Water is life


The sustainability of this project is ensured through training of the people in the area to be able to do things on their own. In other words it is not the usual philanthropy schemes but more of an ecosystem that serves as a catalyst for economic growth. It is a concerted effort to bring together different partners and government to do community work.

The project employs mainly women entrepreneurs, another key pillar of Rwanda’s success story. Time and again President Kagame has said the inclusion of women in the development process is not rocket science, given their numbers and their role in the family set up.

As the big men and women drove away leaving a trail of dust in the air of Ruhunda, the residents knew that the dust would settle and health will prevail. After all they now have a football pitch they can use any time since it has lights, they have ready to drink water and a health centre with quality service. They can also brag about all this on social media now that they have 3g Wifi access.


Ruhunda’s well lit football pitch

That right there is the soul of Rwanda, a people always ready to join hands and work towards a better tomorrow. They don’t give in to despair; they ride it like a wave to get to the next level. No wonder The Coca-Cola Company boss had to say, “Rwanda is on the move, marching towards a very prosperous future – and we are proud to be part of it as Coca-Cola.”

The Coca-Cola Company is not alone in this desire to be part of the new Rwanda; my Kenyan friends want to come back to visit, to invest, to live or just to open a cupcake business. To you Naomi and Magunga the word to remember is Murakazaneza. In the mean time let me find out about land prices in Ruhunda.


Launched in 2013 by Coca-Cola as a social enterprise initiative to empower communities while enabling business and local economic growth, EKOCENTER relies on partnerships across the public and private sector to operate sustainably.

Posted in Travel | Tagged , , , , , , , , , | 1 Comment

Easter with a tropical feel at Lake Kivu

If you take a close look at your calendar right about now, you can’t fail to hear a small voice in your head whispering, “So what are we doing this Easter?” You may be tempted to respond with, “So who are we?” but this is not a time to argue about pronouns. After all, the Son of God did not die on the cross for you to win arguments about grammar and relationships.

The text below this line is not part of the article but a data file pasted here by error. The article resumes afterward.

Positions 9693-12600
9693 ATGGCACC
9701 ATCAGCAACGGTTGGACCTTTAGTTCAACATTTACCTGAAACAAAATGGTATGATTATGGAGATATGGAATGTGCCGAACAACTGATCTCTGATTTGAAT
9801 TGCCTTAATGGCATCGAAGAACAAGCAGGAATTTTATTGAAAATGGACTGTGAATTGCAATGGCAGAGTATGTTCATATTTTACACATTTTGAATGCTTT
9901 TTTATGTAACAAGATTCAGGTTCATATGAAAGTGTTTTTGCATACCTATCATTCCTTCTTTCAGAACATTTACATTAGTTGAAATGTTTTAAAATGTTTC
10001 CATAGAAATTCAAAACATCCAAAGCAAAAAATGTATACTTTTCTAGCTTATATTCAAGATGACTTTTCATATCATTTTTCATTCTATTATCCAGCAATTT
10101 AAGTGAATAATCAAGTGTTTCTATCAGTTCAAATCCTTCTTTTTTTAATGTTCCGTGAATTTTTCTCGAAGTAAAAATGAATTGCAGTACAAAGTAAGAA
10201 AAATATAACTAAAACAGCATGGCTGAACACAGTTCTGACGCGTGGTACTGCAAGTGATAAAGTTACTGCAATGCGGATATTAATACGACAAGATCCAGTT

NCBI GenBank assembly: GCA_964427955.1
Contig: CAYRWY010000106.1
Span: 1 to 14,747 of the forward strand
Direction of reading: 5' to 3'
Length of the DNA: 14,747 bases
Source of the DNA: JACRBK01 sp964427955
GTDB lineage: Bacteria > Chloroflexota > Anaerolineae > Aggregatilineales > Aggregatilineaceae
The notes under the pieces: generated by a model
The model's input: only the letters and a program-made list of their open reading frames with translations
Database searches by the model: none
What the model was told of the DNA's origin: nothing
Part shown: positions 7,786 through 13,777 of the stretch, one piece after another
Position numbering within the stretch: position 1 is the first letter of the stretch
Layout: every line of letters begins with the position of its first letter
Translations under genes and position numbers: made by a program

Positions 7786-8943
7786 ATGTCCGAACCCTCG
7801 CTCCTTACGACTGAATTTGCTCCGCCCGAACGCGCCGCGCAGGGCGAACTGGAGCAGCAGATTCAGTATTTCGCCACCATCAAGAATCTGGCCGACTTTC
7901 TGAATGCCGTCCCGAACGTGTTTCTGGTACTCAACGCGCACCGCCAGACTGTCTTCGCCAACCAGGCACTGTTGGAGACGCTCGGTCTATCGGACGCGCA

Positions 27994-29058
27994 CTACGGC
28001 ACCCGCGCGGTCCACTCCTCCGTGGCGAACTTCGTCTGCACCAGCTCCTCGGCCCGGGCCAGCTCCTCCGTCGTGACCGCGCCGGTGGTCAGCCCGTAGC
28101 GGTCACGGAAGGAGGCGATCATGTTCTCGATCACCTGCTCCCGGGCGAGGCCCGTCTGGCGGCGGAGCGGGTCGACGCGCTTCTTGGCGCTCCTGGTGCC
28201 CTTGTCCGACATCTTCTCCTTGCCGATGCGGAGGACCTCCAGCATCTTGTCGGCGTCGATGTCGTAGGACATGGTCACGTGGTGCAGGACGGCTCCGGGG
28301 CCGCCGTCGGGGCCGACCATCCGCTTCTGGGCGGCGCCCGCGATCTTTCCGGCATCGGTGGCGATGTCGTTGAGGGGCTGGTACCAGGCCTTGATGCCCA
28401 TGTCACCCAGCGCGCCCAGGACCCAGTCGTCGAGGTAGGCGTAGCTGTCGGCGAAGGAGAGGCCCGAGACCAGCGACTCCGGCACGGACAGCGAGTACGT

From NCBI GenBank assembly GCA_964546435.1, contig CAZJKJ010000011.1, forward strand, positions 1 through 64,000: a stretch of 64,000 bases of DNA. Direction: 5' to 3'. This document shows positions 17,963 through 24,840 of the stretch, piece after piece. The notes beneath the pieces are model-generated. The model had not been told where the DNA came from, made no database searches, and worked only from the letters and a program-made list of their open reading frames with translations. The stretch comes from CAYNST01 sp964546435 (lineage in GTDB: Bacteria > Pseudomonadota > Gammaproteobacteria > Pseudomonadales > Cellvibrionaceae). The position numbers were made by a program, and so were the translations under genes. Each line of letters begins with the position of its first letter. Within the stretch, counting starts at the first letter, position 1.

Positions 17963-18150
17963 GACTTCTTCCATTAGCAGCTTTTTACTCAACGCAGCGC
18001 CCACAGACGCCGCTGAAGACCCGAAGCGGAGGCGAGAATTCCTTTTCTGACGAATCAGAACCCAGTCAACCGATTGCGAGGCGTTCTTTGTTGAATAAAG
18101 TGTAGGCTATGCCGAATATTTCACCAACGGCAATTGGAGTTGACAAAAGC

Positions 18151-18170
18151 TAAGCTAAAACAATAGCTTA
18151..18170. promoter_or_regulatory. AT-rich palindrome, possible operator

What is clear though is that the first months of the year tend to be quite hectic for almost everyone. From the delightful Christmas break you suddenly find yourself wading through January where for some reason money loves to play and win, hide and seek games.

This is quickly followed by the miniskirt of months called February. Even the extra day in a leap year never seems to count for much.  March follows closely and comes with some goodies. On the eighth day women are celebrated and as far as this year is concerned the Easter package comes in at the end of the month.

We are now in the Holy Week that leads to Easter… an opportune time to give yourself that memorable treat something you can find easily at Lake Kivu Serena. This hotel is found in the lake town of Rubavu (Gisenyi) on the shores of Lake Kivu. This is incredible lake is shared by Rwanda and the Democratic Republic of Congo. I call it incredible because it not only oozes of tropical beauty; it also now supplies Rwanda with electricity thanks to its methane gas deposits.

We cannot talk about the beauty of the lake without highlighting how Lake Kivu Serena completes the picture. You see this hotel is sited on white sandy shores with extensive tropical gardens and a refreshing breeze from the lake. If you are looking for an ideal escape from the city buzz to a therapeutic moment by the lake, Lake Kivu Serena is it.


Go on and pretend that you don’t want to be somewhere in that picture right now!